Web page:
So strong is CCF’s commitment to the future coexistence that their Future Conservationists of Africa wildlife education and outreach initiative has reached 550,000 Namibian youth and adults. CCF also funds long-term genetic research into cheetah by supporting researchers along with a fully-equipped, in-situ genetics lab, the only one of its kind in Africa, and has collected biological samples from more than 1,000 cheetahs from the past 40 years. Their facility in Namibia is available to the public for visits. CCF is a registered as a charity in Namibia and the United States. In Australia, Canada, and Europe tax-deductible donations may be available if made through partnered non-profits noted on their website.
Mongabay has finished publishing their latest series of articles on Asian rhinos. This is an excellent and accessible series and offers insights into the challenges, successes, and failures of captive-breeding programs in general and the specific challenges faced by an international captive breeding program for the Sumatran rhino beginning in 1984.
Part One: 1984: the meeting that changed everything for Sumatran rhinos – The untold story of two days in Singapore that launched a wildly ambitious, and calamitous, captive breeding program.
Part Two: A Herd of Dead Rhinos – Capturing Sumatran rhinos was one thing. Keeping them alive turned out to be another thing entirely.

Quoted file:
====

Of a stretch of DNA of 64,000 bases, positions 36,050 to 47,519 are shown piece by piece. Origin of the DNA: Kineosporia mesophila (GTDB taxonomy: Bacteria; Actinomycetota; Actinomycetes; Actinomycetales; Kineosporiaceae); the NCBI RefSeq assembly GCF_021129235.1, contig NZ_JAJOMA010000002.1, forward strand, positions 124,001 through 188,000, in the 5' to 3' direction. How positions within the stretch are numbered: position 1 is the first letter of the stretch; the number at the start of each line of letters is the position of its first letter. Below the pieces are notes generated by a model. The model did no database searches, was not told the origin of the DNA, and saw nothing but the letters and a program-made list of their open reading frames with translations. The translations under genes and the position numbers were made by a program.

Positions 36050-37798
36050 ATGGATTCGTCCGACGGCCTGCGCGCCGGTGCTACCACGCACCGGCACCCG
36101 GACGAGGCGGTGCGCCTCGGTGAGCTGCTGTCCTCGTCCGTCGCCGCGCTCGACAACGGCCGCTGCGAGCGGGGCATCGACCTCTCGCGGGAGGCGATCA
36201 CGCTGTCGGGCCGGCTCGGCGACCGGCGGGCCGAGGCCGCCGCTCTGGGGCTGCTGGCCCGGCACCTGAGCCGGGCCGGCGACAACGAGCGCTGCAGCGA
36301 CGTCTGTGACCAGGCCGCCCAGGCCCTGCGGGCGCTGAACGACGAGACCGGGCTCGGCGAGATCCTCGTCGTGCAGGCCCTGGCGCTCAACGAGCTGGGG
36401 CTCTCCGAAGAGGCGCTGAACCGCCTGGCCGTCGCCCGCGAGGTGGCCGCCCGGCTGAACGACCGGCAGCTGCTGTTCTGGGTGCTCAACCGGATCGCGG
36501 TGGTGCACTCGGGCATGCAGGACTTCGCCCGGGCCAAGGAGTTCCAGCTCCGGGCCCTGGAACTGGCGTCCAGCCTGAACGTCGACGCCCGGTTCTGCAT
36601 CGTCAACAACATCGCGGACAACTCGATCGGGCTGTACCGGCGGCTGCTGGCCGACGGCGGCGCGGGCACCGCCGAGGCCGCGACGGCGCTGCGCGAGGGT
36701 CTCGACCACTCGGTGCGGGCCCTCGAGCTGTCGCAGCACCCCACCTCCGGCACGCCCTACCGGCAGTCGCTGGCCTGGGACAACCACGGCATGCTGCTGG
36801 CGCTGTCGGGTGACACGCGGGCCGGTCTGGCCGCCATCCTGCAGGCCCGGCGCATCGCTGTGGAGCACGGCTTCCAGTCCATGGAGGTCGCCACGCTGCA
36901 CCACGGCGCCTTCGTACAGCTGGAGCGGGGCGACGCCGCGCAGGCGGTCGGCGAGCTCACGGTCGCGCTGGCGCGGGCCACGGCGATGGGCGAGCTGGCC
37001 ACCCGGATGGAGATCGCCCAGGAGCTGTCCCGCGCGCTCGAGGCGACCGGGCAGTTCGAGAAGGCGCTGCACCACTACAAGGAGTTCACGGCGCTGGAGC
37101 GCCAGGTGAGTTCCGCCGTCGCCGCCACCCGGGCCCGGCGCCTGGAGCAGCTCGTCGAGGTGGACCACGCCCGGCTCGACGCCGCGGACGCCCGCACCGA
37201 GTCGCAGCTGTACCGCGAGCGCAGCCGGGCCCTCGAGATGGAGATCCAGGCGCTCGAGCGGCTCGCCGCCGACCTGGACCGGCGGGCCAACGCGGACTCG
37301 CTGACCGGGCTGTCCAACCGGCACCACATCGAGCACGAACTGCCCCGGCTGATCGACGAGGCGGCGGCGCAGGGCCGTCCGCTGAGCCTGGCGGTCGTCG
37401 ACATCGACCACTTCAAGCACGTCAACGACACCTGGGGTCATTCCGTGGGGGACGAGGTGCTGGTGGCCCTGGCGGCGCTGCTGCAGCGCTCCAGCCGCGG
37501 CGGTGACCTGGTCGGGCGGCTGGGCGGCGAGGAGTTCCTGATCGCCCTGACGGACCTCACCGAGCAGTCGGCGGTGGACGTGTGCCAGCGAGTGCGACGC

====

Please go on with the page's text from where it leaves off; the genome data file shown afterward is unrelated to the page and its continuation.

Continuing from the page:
Part Three: The Great Rhino U-turn – After 17 years, researchers finally unlock the mysteries of Sumatran rhino reproduction.
Part Four: The Rhino Reckoning – The Sumatran rhino captive breeding plan is poised for a re-evaluation — and a relaunch.
We’re very pleased to add Sea Turtle Conservancy, among the most well-known wildlife NGOs in North America, to our list of front-line conservation & anti-poaching groups. Founded in 1956, STC has seen great success in preventing the Caribbean green turtle from becoming extinct and in improving populations of numerous turtle species throughout Central America, the Caribbean, and Florida. Advocacy and policy initiatives backed by scientific research in addition to direct habitat conservation have made STC an incredibly successful organization. Education and outreach programs have reached over half a million children worldwide and continues to teach the importance of protecting the regions’ habitats and beaches. Management and stewardship programs, as well as hands-on volunteering opportunities, allow people of all ages and skill-levels to get involved in sea turtle conservation. Sea Turtle Conservancy is a registered tax-deductible charity in the United States.